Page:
The other main difference, and one that is shared by all similar cluster filesystems, is that the cache control mechanism, known as glocks (pronounced Gee-locks) for GFS/GFS2, has an effect across the whole cluster. Each inode on the filesystem has two glocks associated with it. One (called the iopen glock) keeps track of which processes have the inode open. The other (the inode glock) controls the cache relating to that inode. A glock has four states, UN (unlocked), SH (shared – a read lock), DF (deferred – a read lock incompatible with SH) and EX (exclusive). Each of the four modes maps directly to a DLM lock mode.

When in EX mode, an inode is allowed to cache data and metadata (which might be "dirty", i.e. waiting for write back to the filesystem). In SH mode, the inode can cache data and metadata, but it must not be dirty. In DF mode, the inode is allowed to cache metadata only, and again it must not be dirty. The DF mode is used only for direct I/O. In UN mode, the inode must not cache any metadata.

In order that operations which change an inode's data or metadata do not interfere with each other, an EX lock is used. This means that certain operations, such as create/unlink of files from the same directory and writes to the same file should be, in general, restricted to one node in the cluster. Of course, doing these operations from multiple nodes will work as expected, but due to the requirement to flush caches frequently, it will not be very efficient.

The single most frequently asked question about GFS/GFS2 performance is why the performance can be poor with email servers. The solution is to break up the mail spool into separate directories and to try to keep (so far as is possible) each node reading and writing to a private set of directories.


GFS and GFS2 are both journaled file systems; and GFS2 supports a similar set of journaling modes as ext3. In data=writeback mode, only metadata is journaled. This is the only mode supported by GFS, however it is possible to turn on journaling on individual data-files, but only when they are of zero size. Journaled files in GFS have a number of restrictions placed upon them, such as no support for the mmap or sendfile system calls, they also use a different on-disk format from regular files. There is also an "inherit-journal" attribute which when set on a directory causes all files (and sub-directories) created within that directory to have the journal (or inherit-journal, respectively) flag set. This can be used instead of the data=journal mount option which ext3 supports (and GFS/GFS2 does not).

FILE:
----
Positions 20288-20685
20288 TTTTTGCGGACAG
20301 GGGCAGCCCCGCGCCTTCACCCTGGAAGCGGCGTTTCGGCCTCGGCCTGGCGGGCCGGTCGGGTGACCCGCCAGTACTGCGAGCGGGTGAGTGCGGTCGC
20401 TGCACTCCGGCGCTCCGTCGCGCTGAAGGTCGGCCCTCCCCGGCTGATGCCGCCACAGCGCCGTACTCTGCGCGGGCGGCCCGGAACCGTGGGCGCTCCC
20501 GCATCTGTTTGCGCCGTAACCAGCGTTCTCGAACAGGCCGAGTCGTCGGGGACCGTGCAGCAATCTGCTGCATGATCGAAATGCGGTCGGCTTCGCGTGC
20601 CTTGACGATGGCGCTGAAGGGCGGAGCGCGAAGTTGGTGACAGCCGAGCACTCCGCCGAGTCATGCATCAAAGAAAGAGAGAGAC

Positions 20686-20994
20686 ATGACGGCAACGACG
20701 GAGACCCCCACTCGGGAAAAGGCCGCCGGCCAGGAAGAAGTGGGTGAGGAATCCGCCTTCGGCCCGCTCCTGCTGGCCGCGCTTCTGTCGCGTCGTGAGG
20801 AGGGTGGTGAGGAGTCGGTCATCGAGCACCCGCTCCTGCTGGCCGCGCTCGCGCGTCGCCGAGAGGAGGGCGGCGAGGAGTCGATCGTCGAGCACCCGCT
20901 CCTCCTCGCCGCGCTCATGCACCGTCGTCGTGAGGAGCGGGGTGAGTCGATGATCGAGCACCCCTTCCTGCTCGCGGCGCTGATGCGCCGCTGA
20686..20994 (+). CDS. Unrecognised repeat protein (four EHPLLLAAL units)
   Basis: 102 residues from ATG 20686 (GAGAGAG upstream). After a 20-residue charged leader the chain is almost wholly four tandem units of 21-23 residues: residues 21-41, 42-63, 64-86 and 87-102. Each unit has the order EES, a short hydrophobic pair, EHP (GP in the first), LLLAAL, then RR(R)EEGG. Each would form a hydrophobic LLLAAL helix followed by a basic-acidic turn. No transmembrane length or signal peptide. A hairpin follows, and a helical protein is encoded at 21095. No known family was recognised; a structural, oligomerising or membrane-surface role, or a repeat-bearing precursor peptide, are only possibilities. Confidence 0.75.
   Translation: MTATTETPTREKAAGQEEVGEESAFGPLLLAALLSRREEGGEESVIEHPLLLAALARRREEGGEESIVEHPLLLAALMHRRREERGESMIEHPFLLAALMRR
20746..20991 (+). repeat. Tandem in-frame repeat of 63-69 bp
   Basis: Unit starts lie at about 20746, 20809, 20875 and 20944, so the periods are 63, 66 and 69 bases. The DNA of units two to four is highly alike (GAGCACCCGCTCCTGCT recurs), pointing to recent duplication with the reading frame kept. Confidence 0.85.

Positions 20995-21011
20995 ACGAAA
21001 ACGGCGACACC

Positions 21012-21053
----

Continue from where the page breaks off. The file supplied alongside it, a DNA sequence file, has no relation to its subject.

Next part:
GFS2 also supports data=ordered mode which is similar to data=writeback except that dirty data is synced before each journal flush is completed. This ensures that blocks which have been added to an inode will have their content synced back to disk before the metadata is updated to record the new size and thus prevents uninitialised blocks appearing in a file under node failure conditions. The default journaling mode is data=ordered, to match ext3's default.

As of 2010, GFS2 does not yet support data=journal mode, but it does (unlike GFS) use the same on-disk format for both regular and journaled files, and it also supports the same journaled and inherit-journal attributes. GFS2 also relaxes the restrictions on when a file may have its journaled attribute changed to any time that the file is not open (also the same as ext3).